Released: December 1, 1973
Favorite track: A National Acrobat
My favorite Sabbath record and actually my favorite album of all time. Not that I think it can compete composition wise with Captain Beyond’s s/t, King Crimson’s “Red” or Lucifer’s Friend’s “Banquet”, but because of the intensity in Ozzy’s vocals (His best performance ever!) and Iommi’s dramatic experimentation with the light and ultra-heavy sounds. Symptom of the Universe and The Writ is a pretty good example of that! The band went through some rough times with lawsuits while recording the album. Black Sabbath were no longer young lads playing music, but adults who had to pay for their actions. Sabotage was also the last truly great record by the original lineup.
Released: July 28, 1975
Favorite track: Megalomania
What happened to Black Sabbath here? Did they just forget about all their problems, Satan and nuclear wars and just write songs about rock ‘n’ roll doctors and prostitutes. The band once mentioned this as their sexiest record. Technical Ecstasy saw the band dump from quality to average… But is it that bad an album, as most consider it to be? It’s definitely better than most of the material in Ozzy’s solo career IMO. She’s Gone may be the most annoying song Black Sabbath ever recorded (An embarrassing copy of Solitude and Changes), but tracks like the doomy You Won’t Change Me and especially the awesome and groovy Dirty Women show signs of quality. Also the funky All Moving Parts is a funny listen.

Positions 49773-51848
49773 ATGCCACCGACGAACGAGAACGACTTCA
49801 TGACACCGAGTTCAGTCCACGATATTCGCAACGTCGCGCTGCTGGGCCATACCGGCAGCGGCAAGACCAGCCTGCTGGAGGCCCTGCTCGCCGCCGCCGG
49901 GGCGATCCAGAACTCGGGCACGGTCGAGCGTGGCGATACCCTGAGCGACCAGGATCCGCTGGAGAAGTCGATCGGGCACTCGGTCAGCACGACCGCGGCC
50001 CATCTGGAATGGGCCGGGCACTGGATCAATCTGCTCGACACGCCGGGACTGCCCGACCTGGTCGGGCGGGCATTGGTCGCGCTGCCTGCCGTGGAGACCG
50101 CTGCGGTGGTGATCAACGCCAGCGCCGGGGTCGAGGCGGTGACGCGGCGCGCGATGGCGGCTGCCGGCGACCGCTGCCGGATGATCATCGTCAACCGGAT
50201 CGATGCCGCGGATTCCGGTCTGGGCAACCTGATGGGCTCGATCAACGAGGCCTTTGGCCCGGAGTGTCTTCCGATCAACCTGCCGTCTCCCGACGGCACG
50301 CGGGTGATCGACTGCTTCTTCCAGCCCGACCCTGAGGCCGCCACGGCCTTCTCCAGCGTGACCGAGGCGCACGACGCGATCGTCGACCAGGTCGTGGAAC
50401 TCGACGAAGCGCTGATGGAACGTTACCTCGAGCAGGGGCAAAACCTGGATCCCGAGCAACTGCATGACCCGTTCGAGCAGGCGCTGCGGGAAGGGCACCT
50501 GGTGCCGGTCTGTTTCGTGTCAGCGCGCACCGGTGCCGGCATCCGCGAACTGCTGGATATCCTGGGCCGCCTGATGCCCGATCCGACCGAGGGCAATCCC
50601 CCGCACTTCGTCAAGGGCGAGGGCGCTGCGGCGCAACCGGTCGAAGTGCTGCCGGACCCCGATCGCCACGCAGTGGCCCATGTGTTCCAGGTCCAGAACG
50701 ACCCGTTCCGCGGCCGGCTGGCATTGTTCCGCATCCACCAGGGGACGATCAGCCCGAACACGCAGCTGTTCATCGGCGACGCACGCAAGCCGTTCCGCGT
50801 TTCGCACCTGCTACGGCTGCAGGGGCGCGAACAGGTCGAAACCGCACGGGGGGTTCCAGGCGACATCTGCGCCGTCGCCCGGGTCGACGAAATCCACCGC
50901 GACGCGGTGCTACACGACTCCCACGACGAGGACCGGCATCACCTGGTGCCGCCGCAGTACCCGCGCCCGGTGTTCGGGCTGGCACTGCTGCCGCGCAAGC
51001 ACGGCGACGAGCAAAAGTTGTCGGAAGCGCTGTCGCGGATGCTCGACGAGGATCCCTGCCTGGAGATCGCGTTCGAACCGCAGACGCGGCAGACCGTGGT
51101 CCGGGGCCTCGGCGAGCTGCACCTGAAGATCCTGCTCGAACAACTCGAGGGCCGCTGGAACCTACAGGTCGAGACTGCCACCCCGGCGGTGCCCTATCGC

Released: October 1, 1976
Favorite track: Dirty Women
Never Say Die!
In 1978 the band was burned out. Ozzy had already left the band once and got kicked out in 1979 because of his uncontrollable behavior. The whole band was heavy into drugs and had been that since 1972, but now it had taken its tolls on them. Never Say Die is Black Sabbath’s most inconsistent record but also one of their more interesting ones post-Sabotage. Over to You, A Hard Road and the title track are mediocre, but songs like Johnny Blade, Junior’s Eyes and the weird Swinging the Chain (Sung by Bill Ward) are great. The jazzy ballad Air Dance is a little Sabbath masterpiece IMO. Ozzy’s performance is an improvement too after his very nasally vocals on TE. He sounds better here than on any of his solo records!
Released: October 1, 1978
Favorite track: Air Dance
Heaven and Hell
Black Sabbath needed a new singer and invited the talented singer Ronnie James Dio into the band. He had just leaved Rainbow due to an ego conflict with Ritchie Blackmore. Ronnie may be a better singer but he didn’t fit as well in the band as Ozzy. Black Sabbath began writing much tighter tracks that still contained Iommi’s heavy riffing, but sounded much cleaner with Martin Birch’s delicate production skills. Some classic tracks were born here such as the great opener “Neon Knights”, the catchy “Die Young” and the epic title track, that later became a part of Dio’s own live set. Iommi did one of his best guitar solos here as well on the underrated power ballad “Lonely is the Word”.
Released: April 25, 1980
Favorite track: Lonely is the Word